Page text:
California Department of Transportation
Date: March 21, 2014
District: 04 - Oakland
Contact: Bob Haus
Phone: (510) 286-5576
$334 MILLION ALLOCATED FOR TRANSPORTATION PROJECTS THAT ENHANCE THE QUALITY OF LIFE AND SUPPORT JOB GROWTH
$165 million will upgrade bridges, repair rough pavement,
and keep pavement in good condition from deteriorating
OAKLAND – Californians will be driving on smoother roads, safer bridges, and enjoying the benefits of enhanced transit thanks to $334 million in new funding allocated to 53 projects by the California Transportation Commission.
The allocations include approximately $165 million to repair bumpy pavement, preserve roads that are in good condition from worsening, and upgrade bridges to make them safer and stronger. Most of California’s highways are more than a half-century old, and they carry nearly half of the nation’s container freight – heavy loads that pound our highways more than any other state.
“To get the most bang for the buck for taxpayers, Caltrans targets dollars where they are most effective - pavement preservation,” Dougherty said. “Every $1 spent on preventive pavement maintenance saves Californians $11 that would have been spent on future pavement repairs.”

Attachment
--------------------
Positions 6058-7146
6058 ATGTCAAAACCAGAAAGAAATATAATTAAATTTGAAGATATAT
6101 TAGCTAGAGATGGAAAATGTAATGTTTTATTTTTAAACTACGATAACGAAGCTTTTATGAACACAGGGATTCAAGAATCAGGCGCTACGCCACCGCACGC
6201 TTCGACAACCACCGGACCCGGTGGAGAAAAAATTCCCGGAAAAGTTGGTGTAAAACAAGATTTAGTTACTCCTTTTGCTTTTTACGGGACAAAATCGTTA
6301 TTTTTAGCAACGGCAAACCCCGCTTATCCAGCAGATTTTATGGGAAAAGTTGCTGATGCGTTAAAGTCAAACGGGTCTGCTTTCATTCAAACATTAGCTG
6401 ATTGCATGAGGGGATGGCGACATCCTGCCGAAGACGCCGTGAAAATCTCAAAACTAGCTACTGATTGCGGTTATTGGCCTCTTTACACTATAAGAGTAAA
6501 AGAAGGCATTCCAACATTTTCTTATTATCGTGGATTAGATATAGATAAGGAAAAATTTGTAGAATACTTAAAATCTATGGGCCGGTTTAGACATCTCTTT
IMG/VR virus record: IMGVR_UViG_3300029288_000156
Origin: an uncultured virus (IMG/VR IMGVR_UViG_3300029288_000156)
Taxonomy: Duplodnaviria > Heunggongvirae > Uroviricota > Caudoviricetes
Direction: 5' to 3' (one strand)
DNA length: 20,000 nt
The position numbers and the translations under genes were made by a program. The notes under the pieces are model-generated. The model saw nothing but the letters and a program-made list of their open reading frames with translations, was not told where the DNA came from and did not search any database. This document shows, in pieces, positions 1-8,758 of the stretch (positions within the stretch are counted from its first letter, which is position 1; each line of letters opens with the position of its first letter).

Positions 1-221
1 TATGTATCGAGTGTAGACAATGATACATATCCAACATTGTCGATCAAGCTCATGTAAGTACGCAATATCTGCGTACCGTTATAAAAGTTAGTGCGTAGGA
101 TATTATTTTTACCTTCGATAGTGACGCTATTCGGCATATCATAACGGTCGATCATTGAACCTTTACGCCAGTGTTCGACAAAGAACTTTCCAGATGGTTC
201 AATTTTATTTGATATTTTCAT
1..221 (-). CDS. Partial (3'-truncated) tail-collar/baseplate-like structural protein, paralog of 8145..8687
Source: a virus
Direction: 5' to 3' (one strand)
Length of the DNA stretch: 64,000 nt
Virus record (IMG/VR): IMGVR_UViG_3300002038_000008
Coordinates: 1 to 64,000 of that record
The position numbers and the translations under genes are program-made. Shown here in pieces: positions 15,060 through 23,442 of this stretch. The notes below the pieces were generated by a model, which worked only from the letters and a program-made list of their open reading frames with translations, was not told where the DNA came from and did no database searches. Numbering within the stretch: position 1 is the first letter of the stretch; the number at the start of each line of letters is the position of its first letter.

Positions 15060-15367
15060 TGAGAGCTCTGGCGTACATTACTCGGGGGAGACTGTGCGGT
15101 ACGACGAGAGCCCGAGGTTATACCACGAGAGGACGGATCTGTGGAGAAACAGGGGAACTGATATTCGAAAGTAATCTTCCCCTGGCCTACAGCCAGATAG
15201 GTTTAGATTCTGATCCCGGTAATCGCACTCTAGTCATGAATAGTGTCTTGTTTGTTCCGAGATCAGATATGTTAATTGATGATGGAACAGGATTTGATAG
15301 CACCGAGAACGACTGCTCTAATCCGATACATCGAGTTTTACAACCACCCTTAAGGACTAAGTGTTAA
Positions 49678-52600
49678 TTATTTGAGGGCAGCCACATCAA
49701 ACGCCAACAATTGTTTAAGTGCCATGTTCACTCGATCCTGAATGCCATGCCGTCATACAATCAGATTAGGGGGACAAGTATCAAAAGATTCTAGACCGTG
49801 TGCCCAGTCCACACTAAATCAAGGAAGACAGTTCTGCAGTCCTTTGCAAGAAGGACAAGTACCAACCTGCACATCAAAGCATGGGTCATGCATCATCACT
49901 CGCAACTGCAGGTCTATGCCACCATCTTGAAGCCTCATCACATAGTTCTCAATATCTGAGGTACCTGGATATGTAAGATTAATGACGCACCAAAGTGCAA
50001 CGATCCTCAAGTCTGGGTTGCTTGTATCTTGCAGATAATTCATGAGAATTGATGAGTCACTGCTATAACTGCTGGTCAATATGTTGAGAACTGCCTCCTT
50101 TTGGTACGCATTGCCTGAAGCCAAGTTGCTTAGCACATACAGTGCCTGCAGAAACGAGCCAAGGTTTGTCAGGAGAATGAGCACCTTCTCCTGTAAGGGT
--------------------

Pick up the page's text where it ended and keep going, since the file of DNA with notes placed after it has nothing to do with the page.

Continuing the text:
Currently, 84 percent, or 42,000 lane miles of California highways are in good operating condition. Caltrans’ goal is to reach 90 percent by 2023, which is a challenge as funding is declining and highways are aging. In 2013, Caltrans repaired 76,808 potholes on the Golden State’s 50,000 highway lane miles. This was down nearly 100,000 potholes from a few years prior due to Caltrans’ repaving efforts.
The allocations also include $64 million from Proposition 1B, a transportation bond approved by voters in 2006. To date, more than $17 billion in Proposition 1B funds have been put to work statewide for transportation purposes.
The remaining funding allocations came from assorted transportation accounts funded by state and federal dollars.
Some of the projects that received funding support include:
- $2.7 million for the installation of the Bay Area Security Enhancement (BASE) system in the new Fourth Bore of the Caldecott Tunnel, which will facilitate tunnel security monitoring by the Highway Patrol.
Please see the attached file for more information about all projects that received allocations.
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